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Midvale • It’s a building, but it’s really about your people.
That is the message behind Zions Bancorporation’s state-of-the-art green workplace.
Utah’s largest bank formally cut the ribbon Friday on its 400,000-square-foot technology campus, arguably the largest sustainable architecture project in state history.
The LEED-certified Platinum campus reclaims the old Sharon Steel mill Superfund site, a brownfield that had sat vacant for decades, and it replaces 11 separate buildings Zions owned or leased in the Salt Lake Valley, cutting energy use by 15%.
There are 2,000 solar panels installed on campus, and that is as much as Midvale zoning would allow, said Jennifer Smith, Zions Chief Technology and Operations Officer. “We would have added more if we could.”
As it is, the panels will produce 75% of the electricity used on the campus, which will eliminate the release of 4.9 million pounds of carbon dioxide annually. The other 25% will come from renewable sources that Zions is purchasing credits for, Smith said.
And the 181 electric vehicle charging stations are the most at any single place of employment in Utah, all of them free to company employees.
In a tight labor market where workers — particularly tech workers — can always find another job, workplaces like the Zions campus become part of employers’ strategies for recruiting and retaining talent.
“It’s really centered around creating an environment that brings out the best performance in our employees and also recognizes how important they are to us,” Smith said. “It’s an environment where they can thrive.”
The project was completed during the pandemic, and Zions had to adapt to keep its employees feeling safe, she said.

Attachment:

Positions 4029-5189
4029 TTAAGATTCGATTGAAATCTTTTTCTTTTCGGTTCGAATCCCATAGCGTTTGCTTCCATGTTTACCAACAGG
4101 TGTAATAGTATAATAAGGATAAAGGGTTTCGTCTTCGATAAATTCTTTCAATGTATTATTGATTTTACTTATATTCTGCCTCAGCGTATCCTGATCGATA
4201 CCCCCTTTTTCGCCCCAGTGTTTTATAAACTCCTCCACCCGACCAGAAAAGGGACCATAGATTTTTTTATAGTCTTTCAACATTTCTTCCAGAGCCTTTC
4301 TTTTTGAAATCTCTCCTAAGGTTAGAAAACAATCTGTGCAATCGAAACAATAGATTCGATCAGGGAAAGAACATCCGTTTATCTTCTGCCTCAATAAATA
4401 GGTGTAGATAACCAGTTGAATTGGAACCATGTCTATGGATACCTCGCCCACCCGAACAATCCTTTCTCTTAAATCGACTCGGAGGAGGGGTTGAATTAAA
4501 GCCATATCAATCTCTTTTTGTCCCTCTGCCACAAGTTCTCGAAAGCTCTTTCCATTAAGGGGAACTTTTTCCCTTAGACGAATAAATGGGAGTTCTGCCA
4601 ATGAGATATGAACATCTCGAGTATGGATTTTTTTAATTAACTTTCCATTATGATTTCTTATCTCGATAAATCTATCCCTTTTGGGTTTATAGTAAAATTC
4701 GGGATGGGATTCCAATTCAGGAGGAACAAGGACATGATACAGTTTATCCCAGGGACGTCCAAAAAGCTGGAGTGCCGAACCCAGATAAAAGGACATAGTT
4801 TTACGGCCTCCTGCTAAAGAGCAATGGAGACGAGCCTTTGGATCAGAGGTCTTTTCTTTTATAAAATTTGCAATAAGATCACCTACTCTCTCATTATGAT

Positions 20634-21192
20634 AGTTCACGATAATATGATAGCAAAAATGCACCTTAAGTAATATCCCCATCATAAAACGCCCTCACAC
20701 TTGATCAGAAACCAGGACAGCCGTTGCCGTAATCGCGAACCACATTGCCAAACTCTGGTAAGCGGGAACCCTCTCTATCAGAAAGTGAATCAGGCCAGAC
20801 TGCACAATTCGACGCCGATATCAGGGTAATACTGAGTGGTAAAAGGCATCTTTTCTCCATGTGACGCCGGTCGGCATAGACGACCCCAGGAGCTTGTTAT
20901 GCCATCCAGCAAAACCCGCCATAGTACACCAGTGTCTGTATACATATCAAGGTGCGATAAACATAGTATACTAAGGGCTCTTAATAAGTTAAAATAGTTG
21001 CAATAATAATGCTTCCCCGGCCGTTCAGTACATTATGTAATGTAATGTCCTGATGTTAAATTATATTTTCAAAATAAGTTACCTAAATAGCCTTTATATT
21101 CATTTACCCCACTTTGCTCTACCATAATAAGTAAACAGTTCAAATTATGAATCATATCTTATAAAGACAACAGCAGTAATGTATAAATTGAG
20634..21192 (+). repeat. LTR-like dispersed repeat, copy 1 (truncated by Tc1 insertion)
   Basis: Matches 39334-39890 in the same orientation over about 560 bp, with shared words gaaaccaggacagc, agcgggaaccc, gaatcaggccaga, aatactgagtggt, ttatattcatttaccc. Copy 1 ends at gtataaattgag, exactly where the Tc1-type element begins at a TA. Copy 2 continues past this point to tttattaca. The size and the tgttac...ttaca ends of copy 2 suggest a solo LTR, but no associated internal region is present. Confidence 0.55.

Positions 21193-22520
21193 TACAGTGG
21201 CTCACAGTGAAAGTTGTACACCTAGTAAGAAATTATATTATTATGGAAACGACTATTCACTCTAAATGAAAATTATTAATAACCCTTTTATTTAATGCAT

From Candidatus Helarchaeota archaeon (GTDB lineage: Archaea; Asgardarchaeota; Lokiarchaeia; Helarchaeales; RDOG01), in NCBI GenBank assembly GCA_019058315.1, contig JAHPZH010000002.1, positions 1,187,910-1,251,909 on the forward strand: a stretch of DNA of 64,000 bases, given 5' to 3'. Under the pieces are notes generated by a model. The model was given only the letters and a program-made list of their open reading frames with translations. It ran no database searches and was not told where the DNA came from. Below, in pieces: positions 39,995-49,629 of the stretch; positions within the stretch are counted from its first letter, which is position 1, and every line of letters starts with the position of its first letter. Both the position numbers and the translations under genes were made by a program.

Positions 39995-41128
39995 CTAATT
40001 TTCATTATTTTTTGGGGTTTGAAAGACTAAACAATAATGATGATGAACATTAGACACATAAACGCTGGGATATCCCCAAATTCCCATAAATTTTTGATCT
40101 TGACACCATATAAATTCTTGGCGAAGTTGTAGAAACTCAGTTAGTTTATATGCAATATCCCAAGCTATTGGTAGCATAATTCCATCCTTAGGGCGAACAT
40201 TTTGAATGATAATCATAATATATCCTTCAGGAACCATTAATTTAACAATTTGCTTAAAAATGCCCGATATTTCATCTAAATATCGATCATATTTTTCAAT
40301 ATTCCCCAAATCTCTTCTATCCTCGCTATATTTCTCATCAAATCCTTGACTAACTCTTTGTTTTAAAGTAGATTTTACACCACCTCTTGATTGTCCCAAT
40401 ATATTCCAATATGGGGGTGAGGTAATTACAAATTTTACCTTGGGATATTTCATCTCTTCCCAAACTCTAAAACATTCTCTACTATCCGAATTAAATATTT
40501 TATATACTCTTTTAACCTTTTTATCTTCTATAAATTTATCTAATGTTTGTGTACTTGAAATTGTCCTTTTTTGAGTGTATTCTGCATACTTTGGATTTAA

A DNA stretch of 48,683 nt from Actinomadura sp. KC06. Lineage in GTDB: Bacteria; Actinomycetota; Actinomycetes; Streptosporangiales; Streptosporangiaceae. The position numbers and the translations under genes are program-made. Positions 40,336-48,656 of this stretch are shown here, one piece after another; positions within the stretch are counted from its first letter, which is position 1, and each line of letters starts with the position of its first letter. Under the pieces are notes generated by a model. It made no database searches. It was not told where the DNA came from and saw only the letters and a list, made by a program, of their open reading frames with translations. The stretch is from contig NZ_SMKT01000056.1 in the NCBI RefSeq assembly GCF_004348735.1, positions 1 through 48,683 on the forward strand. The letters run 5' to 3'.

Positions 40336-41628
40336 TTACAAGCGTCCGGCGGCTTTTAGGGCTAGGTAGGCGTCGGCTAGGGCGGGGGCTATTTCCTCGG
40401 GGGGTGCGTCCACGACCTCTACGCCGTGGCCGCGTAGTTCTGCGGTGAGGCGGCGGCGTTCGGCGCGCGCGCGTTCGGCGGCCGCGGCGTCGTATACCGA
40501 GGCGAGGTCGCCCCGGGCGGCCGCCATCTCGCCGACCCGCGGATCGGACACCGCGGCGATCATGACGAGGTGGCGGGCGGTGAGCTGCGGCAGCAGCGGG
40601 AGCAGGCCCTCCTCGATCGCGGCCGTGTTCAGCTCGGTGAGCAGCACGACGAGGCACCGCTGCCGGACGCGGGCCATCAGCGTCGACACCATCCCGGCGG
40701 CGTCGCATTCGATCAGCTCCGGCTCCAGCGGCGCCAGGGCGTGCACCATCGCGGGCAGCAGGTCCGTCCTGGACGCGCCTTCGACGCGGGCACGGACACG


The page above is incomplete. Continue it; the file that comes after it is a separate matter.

“We replace the air in the entire building every 75 minutes. That is something our employees were concerned about from a COVID standpoint. We added it during construction.”
The campus abuts the Jordan River parkway, and employees can walk paths to the river. Other amenities include bike lockers, shareable e-bikes, pickleball and basketball courts and a community garden tended by employees.
“We are truly grateful for our wonderful people,” Harris Simmons, chairman and CEO of Zions Bancorporation, the bank’s parent company, told the audience at Friday’s ribbon cutting.
LEED platinum certified means it has the highest level of sustainability granted by the U.S. Green Building Council. “We have one of the lowest carbon use intensity ratings in the country for a new building,” Smith said.
The ratings are based not solely on the efficiency of the building but also the sustainability of the materials used. Even the furniture is manufactured with low emissions. The building is heated and cooled with electricity. The only natural gas pipe used on-site is for cooking in the cafe, meaning, the campus adds virtually zero pollutants to the valley’s air shed.
Zions was an early player in financial technology, Simmons noted — including launching the first digital signature platform more than 20 years ago. Since then, “fintech” has come to redefine banking and commerce, and Zions sees this campus as the birthplace of further advances.
“Zions is a technology company offering financial services,” said Zions Bank president and CEO Scott Anderson.
Construction was managed by Gardner Co., and Layton Construction and Okland Construction were the builders. Architects were WRNS Studios and Method Studios.
Tim Fitzpatrick is The Salt Lake Tribune’s renewable energy reporter, a position funded by a grant from Rocky Mountain Power. The Tribune retains all control over editorial decisions independent of Rocky Mountain Power.